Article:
The results of this study, to our knowledge, provide the most comprehensive report of the functional status of hospitals providing trauma care in Syria and illustrate the gaps in human and material resources that can guide policymakers in allocating scarce resources for major trauma care in Syria. Two other hospital surveys were conducted in Syria in 2014-2015 but with a slightly different focus, specifically, the Health Resources Availability Management System (HeRAMS)5 and the Health Facilities Rapid Assessment (HeFRA).6 Each of these surveys assessed the capacity and functional status of health hospitals but tended to group functions (eg, laboratory) rather than report discrete functions (eg, transfusion services), specific services (eg, neurosurgical), or specific equipment (eg, computed tomographic scanner or incubator) that may be a critical resource and have direct clinical significance. The HeRAMS survey provided data on a wide variety of parameters for all types of health care hospitals inside Syria by surveying nongovernmental organizations on behalf of hospitals they support. The HeFRA survey conducted field visits to hospitals directly to assess functionality, case load, and infrastructure. Despite the existence of these surveys, the lack of detail regarding clinical characteristics of hospitals hampered the use of their findings in guiding acute trauma and surgical care in the field. Clinicians remained in the dark as to how to access critical services or where to transfer patients to receive specialty care. This issue is especially problematic given the high degree of insecurity involved in transferring patients in an active war zone and where communication among hospitals is the exception, not the rule.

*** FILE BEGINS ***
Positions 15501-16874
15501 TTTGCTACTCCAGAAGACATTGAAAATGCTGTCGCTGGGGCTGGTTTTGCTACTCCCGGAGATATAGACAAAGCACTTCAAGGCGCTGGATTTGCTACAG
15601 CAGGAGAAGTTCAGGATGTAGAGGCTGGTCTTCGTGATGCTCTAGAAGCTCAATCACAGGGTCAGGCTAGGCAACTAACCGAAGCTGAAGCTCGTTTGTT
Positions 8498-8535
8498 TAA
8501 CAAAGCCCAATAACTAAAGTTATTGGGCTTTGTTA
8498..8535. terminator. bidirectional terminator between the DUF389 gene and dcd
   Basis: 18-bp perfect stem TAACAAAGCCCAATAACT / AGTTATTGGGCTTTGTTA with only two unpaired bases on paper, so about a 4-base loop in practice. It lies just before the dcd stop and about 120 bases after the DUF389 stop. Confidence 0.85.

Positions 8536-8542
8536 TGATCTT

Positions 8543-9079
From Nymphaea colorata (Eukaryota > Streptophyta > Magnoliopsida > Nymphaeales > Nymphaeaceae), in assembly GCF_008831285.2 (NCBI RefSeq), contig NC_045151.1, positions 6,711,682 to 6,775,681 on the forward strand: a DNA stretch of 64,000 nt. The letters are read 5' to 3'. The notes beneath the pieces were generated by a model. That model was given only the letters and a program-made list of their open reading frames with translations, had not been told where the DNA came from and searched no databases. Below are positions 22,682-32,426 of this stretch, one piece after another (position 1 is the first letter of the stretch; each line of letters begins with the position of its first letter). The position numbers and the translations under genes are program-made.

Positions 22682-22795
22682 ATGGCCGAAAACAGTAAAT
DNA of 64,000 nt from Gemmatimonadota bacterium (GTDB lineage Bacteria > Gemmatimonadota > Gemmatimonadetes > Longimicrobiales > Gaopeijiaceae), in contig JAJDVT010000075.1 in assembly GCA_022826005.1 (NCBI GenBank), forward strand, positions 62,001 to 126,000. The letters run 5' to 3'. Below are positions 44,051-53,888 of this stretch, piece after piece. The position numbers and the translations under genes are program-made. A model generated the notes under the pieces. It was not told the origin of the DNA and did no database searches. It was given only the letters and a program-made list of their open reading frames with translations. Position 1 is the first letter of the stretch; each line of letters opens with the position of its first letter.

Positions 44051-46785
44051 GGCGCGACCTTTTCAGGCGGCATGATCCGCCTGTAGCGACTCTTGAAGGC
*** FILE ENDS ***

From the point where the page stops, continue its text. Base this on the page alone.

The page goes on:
Although it is difficult to ascertain the precise number of trauma hospitals operating in Syria, the HeRAMS survey identified 135 hospitals providing secondary or tertiary trauma surgical service,5 and the HeFRA survey identified 101 hospitals with at least 1 operating theater.6 Use of such broad inclusion criteria without ascertaining the degree to which these hospitals were providing actual trauma care overestimates the capacity for trauma care in Syria. Both previous surveys (HeRAMS and HeFRA), as well as this study, provide data on hospitals in the extreme north and south of Syria (accessible from bordering countries). Although the HeFRA survey provided more details about hospitals in eastern Syria (currently under Islamic State control), it does not contain data on hospitals in the interior of the country. Assuming all hospitals recorded in prior surveys were still functional at the time of this study, our survey can be estimated to cover 69% to 93% of known hospitals in regions outside government control.